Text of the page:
Music students perform improv in Thursday’s jazz recital

SVSU jazz students performed at their first recital of the semester to a nearly full audience in the Rhea Miller Recital Hall.

The Thursday, Sept. 27, recital consisted of two jazz combos and the full jazz band, each of which played jazz standards ranging from Charlie Parker to Duke Ellington.

The first jazz combo consisted of younger musicians, and the second featured more experienced players.

The full band was directed by artist-inresidence Seth Ebersole.

Freshman tenor saxophonist Audrey Bergey said rehearsals leading up to the recital were productive.

She said members had practiced individually to ensure rehearsal time was not wasted on learning individual parts.

“As a member of an ensemble, it’s important to understand your own part before rehearsing with others so that we can refine other details, such as dynamics, balance, articulations and the like,” she said.

Junior pianist Andrew Ratajczak said he learned a lot about improv during rehearsals.

“Every minute was a positive learning experience about not only how to improvise, but also how to approach the piano in a jazz concept, which Ebersole demonstrated very well,” he said.

During the recital, each combo and the full ensemble played with guest alto saxophonist Clark Gibson. On Saturday night, Gibson played selections from his tribute to famous jazz musician Charlie Parker with local musicians.

Two singers were featured during the recital, including Halie Kellett during the second combo. The band accompanied her on John Kelnner and Sam Lewis’s “Just Friends.”

During the full jazz ensemble performance, Sarah Evans sang Spencer Williamsons’ “Basin Street Blues.”

The audience was engaged during each performance. Each band gave energetic sforzandos that were contrasted with soulful vibratos and intricate falls. While the leads were loud and bombastic, no section attempted to take over the sound, but rather they changed their volume so each part could be heard.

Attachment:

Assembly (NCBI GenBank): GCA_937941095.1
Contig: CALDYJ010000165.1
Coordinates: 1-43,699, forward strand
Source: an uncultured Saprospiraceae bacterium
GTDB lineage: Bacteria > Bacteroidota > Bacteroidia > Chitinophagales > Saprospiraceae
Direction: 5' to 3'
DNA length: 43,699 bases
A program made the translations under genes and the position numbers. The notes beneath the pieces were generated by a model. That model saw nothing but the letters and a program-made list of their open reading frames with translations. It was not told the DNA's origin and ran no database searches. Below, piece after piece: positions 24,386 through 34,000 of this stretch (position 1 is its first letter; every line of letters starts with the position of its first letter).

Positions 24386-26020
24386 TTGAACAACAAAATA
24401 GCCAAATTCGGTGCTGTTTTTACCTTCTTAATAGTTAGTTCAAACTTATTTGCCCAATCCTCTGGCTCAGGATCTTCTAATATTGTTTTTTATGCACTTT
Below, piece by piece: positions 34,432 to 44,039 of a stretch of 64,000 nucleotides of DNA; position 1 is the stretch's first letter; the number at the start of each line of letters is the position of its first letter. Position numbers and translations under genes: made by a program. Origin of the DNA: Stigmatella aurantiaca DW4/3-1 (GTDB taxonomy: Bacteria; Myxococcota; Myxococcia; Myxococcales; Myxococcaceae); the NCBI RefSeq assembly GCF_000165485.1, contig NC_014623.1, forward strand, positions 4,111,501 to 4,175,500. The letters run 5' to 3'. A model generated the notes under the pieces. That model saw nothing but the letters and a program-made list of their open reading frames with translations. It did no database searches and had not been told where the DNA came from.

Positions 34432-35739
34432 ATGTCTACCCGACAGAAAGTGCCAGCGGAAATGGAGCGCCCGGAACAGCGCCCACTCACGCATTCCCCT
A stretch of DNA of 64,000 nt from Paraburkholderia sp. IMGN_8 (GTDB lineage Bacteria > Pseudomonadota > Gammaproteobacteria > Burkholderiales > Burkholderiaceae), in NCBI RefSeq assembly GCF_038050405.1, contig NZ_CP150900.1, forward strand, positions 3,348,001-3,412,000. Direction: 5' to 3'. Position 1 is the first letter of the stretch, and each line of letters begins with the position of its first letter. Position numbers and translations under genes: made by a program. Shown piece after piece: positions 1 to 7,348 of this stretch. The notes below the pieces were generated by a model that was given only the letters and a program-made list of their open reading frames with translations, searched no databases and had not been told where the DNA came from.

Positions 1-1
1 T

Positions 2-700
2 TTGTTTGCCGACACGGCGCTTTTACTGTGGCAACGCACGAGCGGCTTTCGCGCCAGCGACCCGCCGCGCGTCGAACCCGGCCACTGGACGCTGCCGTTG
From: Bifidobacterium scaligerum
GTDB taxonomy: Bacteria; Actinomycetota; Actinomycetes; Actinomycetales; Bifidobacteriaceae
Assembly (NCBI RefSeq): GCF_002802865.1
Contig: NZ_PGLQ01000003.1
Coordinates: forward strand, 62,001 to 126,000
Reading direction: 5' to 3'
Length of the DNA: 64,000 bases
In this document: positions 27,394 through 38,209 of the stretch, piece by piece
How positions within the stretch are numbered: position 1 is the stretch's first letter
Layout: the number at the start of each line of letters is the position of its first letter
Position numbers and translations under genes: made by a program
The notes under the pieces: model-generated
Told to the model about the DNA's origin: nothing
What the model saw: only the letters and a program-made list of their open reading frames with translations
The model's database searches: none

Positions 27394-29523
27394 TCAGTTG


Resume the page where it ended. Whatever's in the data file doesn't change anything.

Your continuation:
Several students had solos throughout the evening, including Ratajczak, who had six. During Ratajczak’s rag-styled piano solo, bandmates hollered and clapped, gaining cheers and laughs from the audience.

“To help me prepare those solos, I would listen to the arrangement while following along in the chart to get a feel for each piece,” he said. “I would then apply that to how I would solo while adding a personal touch to each.”

Beregy said she thought the recital went well.

“I believe I played my best for the recital,” she said. “I had so much fun and, sometimes, we all need to learn to relax and enjoy the moment.”

She said the musicians have enjoyed playing with each other this semester.

“So far, the ensemble seems to be having fun and getting into the music,” she said. “It was a good atmosphere to be in.”

Ratajczak also enjoyed performing with the ensemble.

“The recital was an awesome experience,” he said. “My fellow classmates and I had a blast. I felt that we, as a group, represented jazz very well.”

The ensemble received a standing ovation at the end of the evening.

Psychology junior Christian Edwards said it was well-deserved.

“I am glad I went to the concert, and I will go to another one if they play again,” he said. “Highlights for me would definitely
be the singers. … The voices carried the songs, and the playing was also good, too.”

Ratajczak said some pieces connected the performers with the audience.

“‘Jelly Roll’ was a fan favorite for sure,” he said. “Everyone in the ensemble, especially the soloists, were really getting into it.”

He said the song had a unique style and compared it to other pieces from the recital.

“This piece, among the rest from the program, was a different style. It added to the excitement of the variety of jazz styles played.”

Kaitlyn Farley

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